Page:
The media politics made policy makers more sensitive to public opinion does not necessarily mean that opinion drives policy. Media politics encourages public officials to engage in cosmetic rather than genuine problem solving behaviour. News media are expected to erect a so-called public sphere where voters can sample from a variety of perspectives on the issue that concern them. In effect news and other forms of media /public affairs programming are expected to facilitate the expression of informed opinion. The press is expected to act as an agent of the public by policing the behaviour of the government officials.

Citizens lack the resources to monitor the actions of their leaders on a daily basis; they delegate this watchdog task to the media. Democratic theories cast news organizations as multitasking, public utility. Against the standard of theories most contemporary media system fall short in meeting their civic responsibilities. Profit motive and private ownership as well as control of media by certain few deviates from the basic concept and objectives of media. The domination of private money in public politics, which has subverted so much public policy, also prevents legal solutions to problems in the mass media.

This limitation of the major media extends beyond national policies. The media giants, left largely free to do what they wish, have found ever-lower levels of coarsened culture and models. The control of the opinion-molding media is nearly monolithic. All of the controlled media—television, radio, newspapers, magazines, books, and motion pictures—speak with a single voice, each reinforcing the other. Despite the appearance of variety, there is no real dissent, no alternative source of facts or ideas accessible to the great mass of people that might allow them to form opinions at odds with those of the media masters.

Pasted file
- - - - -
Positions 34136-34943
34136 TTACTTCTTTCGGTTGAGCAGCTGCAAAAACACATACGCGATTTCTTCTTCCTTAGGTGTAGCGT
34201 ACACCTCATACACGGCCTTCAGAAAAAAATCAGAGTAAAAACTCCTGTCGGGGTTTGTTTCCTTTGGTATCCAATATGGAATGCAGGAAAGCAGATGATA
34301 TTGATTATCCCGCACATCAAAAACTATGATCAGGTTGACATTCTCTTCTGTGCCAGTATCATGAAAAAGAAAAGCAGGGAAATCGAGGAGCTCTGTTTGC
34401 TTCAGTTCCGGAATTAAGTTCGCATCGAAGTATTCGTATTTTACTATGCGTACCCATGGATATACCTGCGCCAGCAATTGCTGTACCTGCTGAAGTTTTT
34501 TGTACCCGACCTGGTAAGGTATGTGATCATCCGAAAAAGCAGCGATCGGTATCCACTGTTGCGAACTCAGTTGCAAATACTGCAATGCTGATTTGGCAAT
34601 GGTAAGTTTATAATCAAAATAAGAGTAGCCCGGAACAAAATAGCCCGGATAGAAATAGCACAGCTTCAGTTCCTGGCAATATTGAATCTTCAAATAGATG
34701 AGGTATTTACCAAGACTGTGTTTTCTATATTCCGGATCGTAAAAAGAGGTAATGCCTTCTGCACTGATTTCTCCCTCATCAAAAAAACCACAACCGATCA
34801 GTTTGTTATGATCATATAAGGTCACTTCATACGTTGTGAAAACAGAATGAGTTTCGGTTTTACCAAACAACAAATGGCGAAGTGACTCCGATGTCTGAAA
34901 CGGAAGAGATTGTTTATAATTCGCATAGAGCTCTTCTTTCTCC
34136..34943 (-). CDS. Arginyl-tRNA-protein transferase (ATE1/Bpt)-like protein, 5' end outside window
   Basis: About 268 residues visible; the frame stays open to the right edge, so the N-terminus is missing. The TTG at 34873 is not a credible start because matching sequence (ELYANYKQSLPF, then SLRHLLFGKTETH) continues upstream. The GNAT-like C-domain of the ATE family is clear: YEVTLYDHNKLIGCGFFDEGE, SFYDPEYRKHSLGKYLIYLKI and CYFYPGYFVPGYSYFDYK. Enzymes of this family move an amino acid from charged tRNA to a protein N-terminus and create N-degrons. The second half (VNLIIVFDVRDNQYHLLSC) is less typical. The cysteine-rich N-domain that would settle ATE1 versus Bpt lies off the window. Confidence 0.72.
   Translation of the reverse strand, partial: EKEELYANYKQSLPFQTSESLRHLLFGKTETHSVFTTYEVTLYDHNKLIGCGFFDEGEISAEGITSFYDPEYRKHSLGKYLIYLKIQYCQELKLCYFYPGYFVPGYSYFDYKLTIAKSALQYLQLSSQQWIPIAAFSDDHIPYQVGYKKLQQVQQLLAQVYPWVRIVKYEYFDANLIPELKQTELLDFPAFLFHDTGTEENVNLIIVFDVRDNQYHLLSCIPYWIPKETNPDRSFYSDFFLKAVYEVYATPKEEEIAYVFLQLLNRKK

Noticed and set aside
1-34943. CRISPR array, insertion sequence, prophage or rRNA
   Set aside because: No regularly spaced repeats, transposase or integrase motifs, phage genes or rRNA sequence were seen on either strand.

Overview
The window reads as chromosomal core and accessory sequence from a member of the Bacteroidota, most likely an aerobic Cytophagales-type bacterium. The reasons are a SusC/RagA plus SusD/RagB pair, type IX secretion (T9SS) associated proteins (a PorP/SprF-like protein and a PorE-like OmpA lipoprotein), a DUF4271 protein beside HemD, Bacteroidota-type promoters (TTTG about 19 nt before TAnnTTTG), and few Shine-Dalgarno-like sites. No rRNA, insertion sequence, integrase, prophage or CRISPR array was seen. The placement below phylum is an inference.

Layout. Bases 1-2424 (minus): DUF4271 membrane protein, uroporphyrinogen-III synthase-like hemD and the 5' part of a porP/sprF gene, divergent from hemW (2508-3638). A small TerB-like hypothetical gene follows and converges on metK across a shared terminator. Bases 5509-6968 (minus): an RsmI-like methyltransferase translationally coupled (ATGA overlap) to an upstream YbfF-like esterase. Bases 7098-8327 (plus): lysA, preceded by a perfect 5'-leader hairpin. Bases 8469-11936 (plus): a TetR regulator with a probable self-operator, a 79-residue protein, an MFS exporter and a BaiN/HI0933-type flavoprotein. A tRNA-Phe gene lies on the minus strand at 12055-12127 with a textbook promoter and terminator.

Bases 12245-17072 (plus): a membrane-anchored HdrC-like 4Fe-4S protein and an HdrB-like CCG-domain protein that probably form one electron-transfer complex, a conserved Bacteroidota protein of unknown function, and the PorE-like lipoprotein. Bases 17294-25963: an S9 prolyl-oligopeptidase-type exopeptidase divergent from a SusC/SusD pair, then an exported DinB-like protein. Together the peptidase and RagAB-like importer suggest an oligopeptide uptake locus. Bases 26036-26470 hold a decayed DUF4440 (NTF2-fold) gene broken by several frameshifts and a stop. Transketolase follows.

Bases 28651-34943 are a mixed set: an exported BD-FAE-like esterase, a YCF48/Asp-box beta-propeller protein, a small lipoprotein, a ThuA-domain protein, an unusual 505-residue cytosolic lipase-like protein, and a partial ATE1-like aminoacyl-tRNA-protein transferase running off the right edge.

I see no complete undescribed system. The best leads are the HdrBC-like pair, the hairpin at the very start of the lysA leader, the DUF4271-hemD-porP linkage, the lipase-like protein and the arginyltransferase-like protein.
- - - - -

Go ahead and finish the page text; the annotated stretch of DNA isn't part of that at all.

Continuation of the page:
They are presented with a single view of the world—a world in which every voice proclaims the equality of the races, the inerrant nature of the Jewish "Holocaust" tale, the wickedness of attempting to halt the flood of non-White aliens pouring across our borders, the danger of permitting citizens to keep and bear arms, the moral equivalence of all sexual orientations, and the desirability of a "pluralistic," cosmopolitan society rather than a homogeneous, White one. It is a view of the world designed by the media masters to suit their own ends—and the pressure to conform to that view is overwhelming.

People adept their opinions to it, vote in accord with it, and shape their lives to fit it (Strom; “why they are biased”). Conclusion: It is quite evident from the above discussion that political communication encompasses each and every aspects of public life. Media covers almost all the areas and so its effects on the population are quite evident especially in the twenty-first century. Political communication affects the society, its people, economy, political process, public diplomacy, culture, attitude, and behaviour and has ability to influence people in general.

It has been widely perceived that political communication most of the time spin the facts and use information in its own way to gain trust of the public but it is not true at times. Public is not simply respond passively to political communication but they are critically and actively shifting, discarding and interpreting the available information. A more educated and literate public is capable of using the more complex range of news sources and party messages to find information they need to make practical political choices.

Political communication generally increases knowledge about government policies and practices and develop political attitude. There are many deep-rooted flaws embedded in the structure of media such as private control, monopoly, profit motive and flow of money. Unless we could not be able to weed out these flaws, transparency and effectiveness of political communication could not be achieved. If we stop blaming the media coverage of politics and directed attention to the problems themselves perhaps effective remedies would be more forthcoming.